Church records and family histories vary greatly in their detail; some give us little help whilst others are movingly descriptive. For instance, much is known about St Paul’s Cathedral chorister Brian Calkin who was killed aged 18 as a Lieutenant with the Queen’s Royal West Surrey Regiment; he enlisted in 1914 aged 16. The author Juliet Nicolson writes a moving story about him in her book The Perfect Summer**. On the other hand, little is known about Private Robert Dibble, 4th Battalion Grenadier Guards (killed at the Somme in 1916 aged 23 and listed on the Thiepval Memorial) and Trooper William Knight, 2nd Life Guards and Guards Machine Gun Regiment (died of wounds 1920 aged 27 and buried in Windsor) both from the choir of The Royal Chapel, Windsor Great Park; their parents worked and lived at Cumberland Lodge in the Great Park. Another St Paul’s Cathedral chorister, Lieutenant (Acting Captain) John Pritchard sang at the Coronation of King Edward VII in Westminster Abbey 1902 at which his cousin the Kaiser was present. He joined the Honourable Artillery Company in 1909 and went to France as a sergeant.  He was commissioned, wounded and invalided home early in the war; when fit he returned to France and was killed, aged 31, at Bullecourt on 15th May 1917, one of the 250 men the HAC lost that day. His body was not found until 2009; he was buried with full military honours in the HAC Cemetery at Écoust-Saint-Mein.

Taking Part

Everyone can take part and help The Great Silence project in four ways:

by encouraging churches, schools and colleges to download the musical score and to sing it at remembrance time whether specifically commemorating fallen choristers or all their war dead. A part of the money raised from downloading the score will go to the project’s chosen charities; they all support the making, playing and singing of English church music and anthems. Details on The Great Silence website. 

by researching and encouraging others to research:
local records and talking to descendants of those killed to establish if they had been a chorister before enlisting.
Commonwealth War Graves Commission website (http://www.cwgc.org/find-war-dead.aspx) to establish the rank and age at date of death and place of burial or memorial.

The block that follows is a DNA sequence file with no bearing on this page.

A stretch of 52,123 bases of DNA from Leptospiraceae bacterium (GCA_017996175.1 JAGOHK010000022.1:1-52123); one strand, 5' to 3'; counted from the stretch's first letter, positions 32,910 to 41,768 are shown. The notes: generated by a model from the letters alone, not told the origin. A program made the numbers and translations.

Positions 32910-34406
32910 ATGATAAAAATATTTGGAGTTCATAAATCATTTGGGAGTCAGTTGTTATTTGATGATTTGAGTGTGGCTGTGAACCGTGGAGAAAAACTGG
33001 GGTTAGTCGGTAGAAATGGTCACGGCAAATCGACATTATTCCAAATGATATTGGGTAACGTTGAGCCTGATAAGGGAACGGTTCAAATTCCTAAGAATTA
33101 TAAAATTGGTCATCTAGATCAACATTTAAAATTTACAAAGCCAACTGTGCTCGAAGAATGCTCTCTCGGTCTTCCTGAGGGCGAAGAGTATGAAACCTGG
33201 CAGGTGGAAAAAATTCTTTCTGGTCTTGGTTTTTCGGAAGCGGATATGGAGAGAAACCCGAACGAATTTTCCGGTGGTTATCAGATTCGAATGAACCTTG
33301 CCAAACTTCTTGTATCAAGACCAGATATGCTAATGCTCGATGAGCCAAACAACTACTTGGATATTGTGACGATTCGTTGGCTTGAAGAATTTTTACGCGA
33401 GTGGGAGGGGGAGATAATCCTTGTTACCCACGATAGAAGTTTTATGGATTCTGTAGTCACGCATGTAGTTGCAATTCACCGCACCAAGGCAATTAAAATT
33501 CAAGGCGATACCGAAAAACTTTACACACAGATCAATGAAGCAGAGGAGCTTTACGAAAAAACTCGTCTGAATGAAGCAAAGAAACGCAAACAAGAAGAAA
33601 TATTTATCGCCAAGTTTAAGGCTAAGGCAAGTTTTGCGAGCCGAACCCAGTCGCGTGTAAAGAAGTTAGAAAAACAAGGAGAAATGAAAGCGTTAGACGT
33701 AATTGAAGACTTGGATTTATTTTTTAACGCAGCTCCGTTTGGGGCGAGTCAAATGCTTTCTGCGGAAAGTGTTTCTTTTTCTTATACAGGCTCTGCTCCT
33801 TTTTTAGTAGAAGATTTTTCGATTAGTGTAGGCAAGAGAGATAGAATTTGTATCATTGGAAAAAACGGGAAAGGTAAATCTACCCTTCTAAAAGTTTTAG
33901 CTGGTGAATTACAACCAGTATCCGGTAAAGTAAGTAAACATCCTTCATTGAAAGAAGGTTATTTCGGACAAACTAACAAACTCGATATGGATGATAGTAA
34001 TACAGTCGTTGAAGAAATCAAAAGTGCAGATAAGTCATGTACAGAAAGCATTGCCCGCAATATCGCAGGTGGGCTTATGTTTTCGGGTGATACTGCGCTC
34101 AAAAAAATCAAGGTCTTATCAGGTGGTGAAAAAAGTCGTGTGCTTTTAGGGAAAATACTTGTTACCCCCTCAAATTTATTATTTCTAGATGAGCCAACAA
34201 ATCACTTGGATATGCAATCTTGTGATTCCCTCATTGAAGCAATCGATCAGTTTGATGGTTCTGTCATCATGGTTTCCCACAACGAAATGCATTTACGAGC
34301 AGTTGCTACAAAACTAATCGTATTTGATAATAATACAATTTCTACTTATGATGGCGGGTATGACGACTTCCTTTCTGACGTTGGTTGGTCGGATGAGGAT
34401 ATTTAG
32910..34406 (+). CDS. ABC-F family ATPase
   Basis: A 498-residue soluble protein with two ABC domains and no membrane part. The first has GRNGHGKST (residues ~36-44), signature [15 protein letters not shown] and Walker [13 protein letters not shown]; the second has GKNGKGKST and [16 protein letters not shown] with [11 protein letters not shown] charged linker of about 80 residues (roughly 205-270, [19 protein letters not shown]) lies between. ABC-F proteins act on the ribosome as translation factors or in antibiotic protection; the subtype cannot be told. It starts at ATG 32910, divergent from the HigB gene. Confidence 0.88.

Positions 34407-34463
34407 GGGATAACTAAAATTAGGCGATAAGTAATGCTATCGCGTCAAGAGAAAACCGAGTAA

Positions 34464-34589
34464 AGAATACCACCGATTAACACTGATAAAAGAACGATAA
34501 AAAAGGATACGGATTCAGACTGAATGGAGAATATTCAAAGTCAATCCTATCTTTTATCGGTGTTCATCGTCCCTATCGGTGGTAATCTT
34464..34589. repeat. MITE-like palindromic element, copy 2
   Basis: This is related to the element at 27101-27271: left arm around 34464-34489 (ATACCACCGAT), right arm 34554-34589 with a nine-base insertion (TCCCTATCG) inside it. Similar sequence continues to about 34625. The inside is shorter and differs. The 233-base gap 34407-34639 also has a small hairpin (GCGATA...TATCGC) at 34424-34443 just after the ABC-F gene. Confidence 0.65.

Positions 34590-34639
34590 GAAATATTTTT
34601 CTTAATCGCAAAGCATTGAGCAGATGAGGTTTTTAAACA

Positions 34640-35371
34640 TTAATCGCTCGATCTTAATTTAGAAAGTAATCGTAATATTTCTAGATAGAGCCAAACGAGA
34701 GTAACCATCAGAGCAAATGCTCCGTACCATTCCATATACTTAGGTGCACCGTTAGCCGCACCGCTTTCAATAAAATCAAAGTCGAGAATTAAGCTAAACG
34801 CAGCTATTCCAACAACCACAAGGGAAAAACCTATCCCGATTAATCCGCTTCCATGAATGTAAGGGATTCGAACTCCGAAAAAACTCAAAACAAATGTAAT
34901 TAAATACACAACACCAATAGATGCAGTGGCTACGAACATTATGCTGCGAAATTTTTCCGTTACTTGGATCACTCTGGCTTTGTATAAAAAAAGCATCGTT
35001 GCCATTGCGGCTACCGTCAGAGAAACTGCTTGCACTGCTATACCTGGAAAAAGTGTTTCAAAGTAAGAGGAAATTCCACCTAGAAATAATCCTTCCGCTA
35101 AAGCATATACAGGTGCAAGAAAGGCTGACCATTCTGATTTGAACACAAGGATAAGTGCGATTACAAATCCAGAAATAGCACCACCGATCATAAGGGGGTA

Regimental records and information on the web to learn about events and the circumstances of death. A wealth of information is readily available.  

Adding details and stories about former choristers killed in the First World War, and memorials dedicated to them, to The Great Silence website - 

Encouraging schools to set up a project along the above lines. As 2018 approaches this would offer children a timely project with the inbuilt benefit of personal involvement in commemoration and an insight into the cost of The Great War in the own community.

HRH The Earl of Wessex discussing the anthem with Samuel Bordoli after its premiere in St George’s Chapel, Windsor Castle. In the background The Rt Revd David Conner KCVO, Dean of Windsor. Copyright Gill Aspel Photography

Footnote. The Great Silence was sung at St Paul’s Cathedral on Sunday 14th May 2017 during a special Evensong commemorating its fallen choristers and, in particular, John Pritchard, on the eve of the centenary of his death 15th May 1917.

* Ivor Gurney tried to enlist in 1914, was rejected due to poor eyesight and eventually joined up in early 1915 as a private with the 2nd/5th Gloucestershire Regiment. He was wounded in early 1917, and later during the Battle of Passchendaele (Third Ypres), was gassed and invalided home. He died in December 1937; it is hoped that the anthem will be sung in Gloucester Cathedral in December 2017.

**Juliet Nicolson’s books The Perfect Summer (2007) and The Great Silence (2009) capture the run-up to and aftermath of The Great War; they are essential reading for those wishing to understand the public mood of the time. Juliet is right to argue that each of the three great silences at and after the end of the war was momentous. The first was on the Western Front at 11.00 am on 11th November 1918 when the guns fell silent; the second on Armistice Day 1919 when the first 2 minutes’ silence and act of remembrance took place at Sir Edward Lutyens’ wooden Cenotaph; the third was on Armistice Day 1920 when the gun carriage bearing the ‘Unknown Warrior’ stopped in homage at the completed stone Cenotaph on its way to Westminster Abbey.